Japan Heritage Kisoji

'The Entire Kisoji is in the Mountains' Preserving the Mountains, Living Alongside the Mountains

Travel Column

Cultural Properties

Japan Heritage Kisoji includes the cultural properties below.

Kisoji as a Japan Heritage

As the Warring States period came to an end, a town-building boom saw rapid growth in lumber demand, leading to destructive lumbering throughout the country.
The early Edo period saw a growing crisis concerning forest resources, which had supported the local economy, in Kiso.
The Owari Domain, which had jurisdiction over the Kiso Valley, issued a forest conservation policy that mainly prevented logging.
Kiso people found different ways of making a living in new local industries.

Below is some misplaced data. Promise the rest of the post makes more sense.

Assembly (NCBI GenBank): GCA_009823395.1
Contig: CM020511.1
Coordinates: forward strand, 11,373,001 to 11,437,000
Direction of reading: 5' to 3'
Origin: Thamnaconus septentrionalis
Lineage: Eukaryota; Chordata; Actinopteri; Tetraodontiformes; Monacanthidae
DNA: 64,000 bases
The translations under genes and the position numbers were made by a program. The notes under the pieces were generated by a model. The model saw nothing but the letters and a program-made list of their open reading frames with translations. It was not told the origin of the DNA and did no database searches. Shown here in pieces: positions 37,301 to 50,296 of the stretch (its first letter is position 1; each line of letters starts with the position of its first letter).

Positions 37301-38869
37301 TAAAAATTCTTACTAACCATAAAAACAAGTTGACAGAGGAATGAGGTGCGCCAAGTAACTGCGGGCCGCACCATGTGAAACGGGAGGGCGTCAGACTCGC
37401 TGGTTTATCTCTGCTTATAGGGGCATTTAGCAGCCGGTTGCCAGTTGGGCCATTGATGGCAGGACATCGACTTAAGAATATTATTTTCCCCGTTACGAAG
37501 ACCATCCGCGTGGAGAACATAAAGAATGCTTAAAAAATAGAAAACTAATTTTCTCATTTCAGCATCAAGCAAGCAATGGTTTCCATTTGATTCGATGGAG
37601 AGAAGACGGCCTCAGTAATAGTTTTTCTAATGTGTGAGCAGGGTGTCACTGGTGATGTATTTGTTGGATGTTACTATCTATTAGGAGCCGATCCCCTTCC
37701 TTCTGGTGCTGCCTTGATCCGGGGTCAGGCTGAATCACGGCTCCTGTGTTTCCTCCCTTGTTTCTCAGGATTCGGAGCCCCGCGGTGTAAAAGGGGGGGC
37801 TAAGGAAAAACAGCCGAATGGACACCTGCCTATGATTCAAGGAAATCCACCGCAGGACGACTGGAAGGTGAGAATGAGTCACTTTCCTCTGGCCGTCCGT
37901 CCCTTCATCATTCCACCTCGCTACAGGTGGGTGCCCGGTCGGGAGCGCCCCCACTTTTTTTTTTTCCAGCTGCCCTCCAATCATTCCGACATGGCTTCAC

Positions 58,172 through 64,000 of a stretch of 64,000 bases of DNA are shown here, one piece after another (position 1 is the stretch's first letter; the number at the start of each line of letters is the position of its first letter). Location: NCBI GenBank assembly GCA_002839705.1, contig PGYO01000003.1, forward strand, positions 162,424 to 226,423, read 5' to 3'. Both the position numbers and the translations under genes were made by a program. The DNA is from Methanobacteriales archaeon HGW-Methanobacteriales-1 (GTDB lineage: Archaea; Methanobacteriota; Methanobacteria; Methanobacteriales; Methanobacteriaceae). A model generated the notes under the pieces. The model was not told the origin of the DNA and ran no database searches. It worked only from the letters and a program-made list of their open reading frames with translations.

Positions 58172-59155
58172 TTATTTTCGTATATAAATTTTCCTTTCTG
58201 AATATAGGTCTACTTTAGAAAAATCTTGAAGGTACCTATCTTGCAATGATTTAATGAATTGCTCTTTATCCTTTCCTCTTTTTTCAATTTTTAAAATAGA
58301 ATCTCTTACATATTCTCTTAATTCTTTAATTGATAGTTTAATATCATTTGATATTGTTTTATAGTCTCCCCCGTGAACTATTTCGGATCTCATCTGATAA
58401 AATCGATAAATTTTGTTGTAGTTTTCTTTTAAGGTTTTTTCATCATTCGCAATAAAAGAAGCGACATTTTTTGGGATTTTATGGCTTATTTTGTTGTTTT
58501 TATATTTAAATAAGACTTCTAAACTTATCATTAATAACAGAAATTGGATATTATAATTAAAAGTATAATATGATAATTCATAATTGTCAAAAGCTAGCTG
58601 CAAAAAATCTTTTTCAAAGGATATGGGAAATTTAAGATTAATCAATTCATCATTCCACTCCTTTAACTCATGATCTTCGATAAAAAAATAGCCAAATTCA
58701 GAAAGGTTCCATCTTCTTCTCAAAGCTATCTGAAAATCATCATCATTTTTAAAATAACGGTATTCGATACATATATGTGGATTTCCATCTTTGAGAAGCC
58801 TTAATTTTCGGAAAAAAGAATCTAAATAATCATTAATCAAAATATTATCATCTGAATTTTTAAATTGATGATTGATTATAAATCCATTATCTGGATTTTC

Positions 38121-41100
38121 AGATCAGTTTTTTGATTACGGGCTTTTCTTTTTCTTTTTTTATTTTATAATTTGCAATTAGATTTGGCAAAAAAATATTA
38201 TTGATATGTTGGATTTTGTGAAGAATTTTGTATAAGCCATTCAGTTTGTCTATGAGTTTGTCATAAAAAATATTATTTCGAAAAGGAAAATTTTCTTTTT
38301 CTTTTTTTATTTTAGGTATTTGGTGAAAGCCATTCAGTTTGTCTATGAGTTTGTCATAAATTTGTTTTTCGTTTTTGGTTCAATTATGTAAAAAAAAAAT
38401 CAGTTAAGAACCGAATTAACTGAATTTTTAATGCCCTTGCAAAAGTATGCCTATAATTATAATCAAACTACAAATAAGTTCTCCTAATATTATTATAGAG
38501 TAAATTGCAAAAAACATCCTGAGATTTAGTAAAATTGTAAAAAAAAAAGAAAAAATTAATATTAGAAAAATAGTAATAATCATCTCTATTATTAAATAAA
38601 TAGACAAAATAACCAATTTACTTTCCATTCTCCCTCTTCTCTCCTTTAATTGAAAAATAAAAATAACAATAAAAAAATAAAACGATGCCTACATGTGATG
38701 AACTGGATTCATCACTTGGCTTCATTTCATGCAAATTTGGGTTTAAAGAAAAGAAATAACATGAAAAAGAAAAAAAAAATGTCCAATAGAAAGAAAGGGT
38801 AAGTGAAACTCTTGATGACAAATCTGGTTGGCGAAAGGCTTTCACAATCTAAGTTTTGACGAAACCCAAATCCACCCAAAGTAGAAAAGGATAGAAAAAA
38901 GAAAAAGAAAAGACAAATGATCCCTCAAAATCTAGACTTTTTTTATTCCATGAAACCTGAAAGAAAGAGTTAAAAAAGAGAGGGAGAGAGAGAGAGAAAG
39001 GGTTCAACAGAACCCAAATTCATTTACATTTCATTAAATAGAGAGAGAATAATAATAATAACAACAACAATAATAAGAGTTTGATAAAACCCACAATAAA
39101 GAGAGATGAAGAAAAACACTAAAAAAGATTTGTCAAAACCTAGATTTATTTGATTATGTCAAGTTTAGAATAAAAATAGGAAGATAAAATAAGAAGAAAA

In the late Edo period, improvements were made to the road and a growing number of people visited Mt. Ontake. They made local specialties, such as Kiso lacquerware from the post towns, popular nationwide. The Kisouma (Kiso horses), Kiso-hinoki cypress, and traditional crafts, such as Kiso lacquerware, that made Kiso known throughout the country in the Edo period are still part of the Kiso Valley and synonymous with Kiso.